What is mental illness?
Note: NAMI recognizes that other organizations have drawn distinctions between what diagnoses are considered “mental health conditions” as opposed to “mental illnesses.” We intentionally use the terms “mental health conditions” and “mental illness/es” interchangeably.
A mental illness is a medical condition that disrupts a person’s thinking, feeling, mood, ability to relate to others, and daily functioning. Just as diabetes is a disorder of the pancreas, mental illnesses are medical conditions that often result in a diminished capacity for coping with the ordinary demands of life.
Serious mental illnesses include major depression, schizophrenia, bipolar disorder, obsessive compulsive disorder (OCD), panic disorder, posttraumatic stress disorder (PTSD) and borderline personality disorder. The good news about mental illness is that recovery is possible.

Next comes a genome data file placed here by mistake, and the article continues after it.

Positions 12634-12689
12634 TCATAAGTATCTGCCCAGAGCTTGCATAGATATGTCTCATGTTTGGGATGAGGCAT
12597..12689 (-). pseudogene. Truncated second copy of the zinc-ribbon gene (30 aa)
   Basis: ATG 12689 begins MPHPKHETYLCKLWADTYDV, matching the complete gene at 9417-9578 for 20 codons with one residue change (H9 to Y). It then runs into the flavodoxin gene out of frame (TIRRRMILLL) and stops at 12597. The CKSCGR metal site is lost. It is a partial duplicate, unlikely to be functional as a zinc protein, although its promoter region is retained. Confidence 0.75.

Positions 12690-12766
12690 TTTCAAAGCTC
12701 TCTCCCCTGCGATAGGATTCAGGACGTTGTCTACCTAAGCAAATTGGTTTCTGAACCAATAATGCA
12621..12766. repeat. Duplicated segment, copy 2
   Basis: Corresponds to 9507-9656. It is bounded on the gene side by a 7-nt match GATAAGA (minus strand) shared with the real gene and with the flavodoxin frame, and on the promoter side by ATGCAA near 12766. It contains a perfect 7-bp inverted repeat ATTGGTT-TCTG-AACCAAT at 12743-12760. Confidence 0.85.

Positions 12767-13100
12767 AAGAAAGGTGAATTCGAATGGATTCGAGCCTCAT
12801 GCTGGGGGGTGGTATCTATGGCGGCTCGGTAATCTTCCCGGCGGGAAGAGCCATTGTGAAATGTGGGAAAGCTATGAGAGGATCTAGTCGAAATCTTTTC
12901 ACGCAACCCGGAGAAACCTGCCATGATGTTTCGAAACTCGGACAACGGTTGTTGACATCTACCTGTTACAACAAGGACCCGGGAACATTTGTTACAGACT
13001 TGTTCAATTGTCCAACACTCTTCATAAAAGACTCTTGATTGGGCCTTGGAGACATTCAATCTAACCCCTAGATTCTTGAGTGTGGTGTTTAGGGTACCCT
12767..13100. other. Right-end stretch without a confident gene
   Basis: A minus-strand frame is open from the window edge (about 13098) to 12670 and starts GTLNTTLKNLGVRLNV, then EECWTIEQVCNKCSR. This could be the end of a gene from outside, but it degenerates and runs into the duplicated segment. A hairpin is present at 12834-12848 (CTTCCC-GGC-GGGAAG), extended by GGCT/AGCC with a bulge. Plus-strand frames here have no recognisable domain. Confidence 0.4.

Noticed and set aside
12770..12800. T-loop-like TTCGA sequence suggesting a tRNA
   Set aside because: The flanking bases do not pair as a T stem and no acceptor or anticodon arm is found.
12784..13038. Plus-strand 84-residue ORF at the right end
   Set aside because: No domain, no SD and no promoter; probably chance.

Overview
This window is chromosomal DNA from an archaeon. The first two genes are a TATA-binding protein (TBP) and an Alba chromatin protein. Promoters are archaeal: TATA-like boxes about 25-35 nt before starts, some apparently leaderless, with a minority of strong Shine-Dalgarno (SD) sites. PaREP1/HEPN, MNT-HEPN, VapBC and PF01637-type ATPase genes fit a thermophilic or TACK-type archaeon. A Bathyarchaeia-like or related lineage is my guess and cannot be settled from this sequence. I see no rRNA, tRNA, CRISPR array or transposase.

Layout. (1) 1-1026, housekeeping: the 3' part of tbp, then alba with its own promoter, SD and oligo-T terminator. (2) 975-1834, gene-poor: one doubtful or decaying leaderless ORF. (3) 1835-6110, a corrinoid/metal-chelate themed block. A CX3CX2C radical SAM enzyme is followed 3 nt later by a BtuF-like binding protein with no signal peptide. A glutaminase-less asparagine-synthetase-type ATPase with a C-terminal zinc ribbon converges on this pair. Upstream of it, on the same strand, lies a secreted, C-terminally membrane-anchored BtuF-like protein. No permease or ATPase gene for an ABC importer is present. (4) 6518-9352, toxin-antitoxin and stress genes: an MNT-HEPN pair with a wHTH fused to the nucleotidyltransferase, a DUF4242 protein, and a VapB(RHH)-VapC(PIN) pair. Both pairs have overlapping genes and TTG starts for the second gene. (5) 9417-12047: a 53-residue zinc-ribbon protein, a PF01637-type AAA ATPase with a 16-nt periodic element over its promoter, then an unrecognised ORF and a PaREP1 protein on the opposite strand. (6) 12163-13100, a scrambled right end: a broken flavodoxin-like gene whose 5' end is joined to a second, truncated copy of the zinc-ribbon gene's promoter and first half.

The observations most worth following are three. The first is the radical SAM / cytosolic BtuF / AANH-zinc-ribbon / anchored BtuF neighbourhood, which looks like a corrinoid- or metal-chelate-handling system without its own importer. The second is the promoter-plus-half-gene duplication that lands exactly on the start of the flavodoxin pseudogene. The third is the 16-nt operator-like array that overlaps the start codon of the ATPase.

Mental illnesses can affect persons of any age, race, religion, or income. Mental illnesses are not the result of personal weakness, lack of character, or poor upbringing. Mental illnesses are treatable. Most people diagnosed with a serious mental illness can experience relief from their symptoms by actively participating in an individual treatment plan.
Learn more about treatment and services that assist individuals in recovery.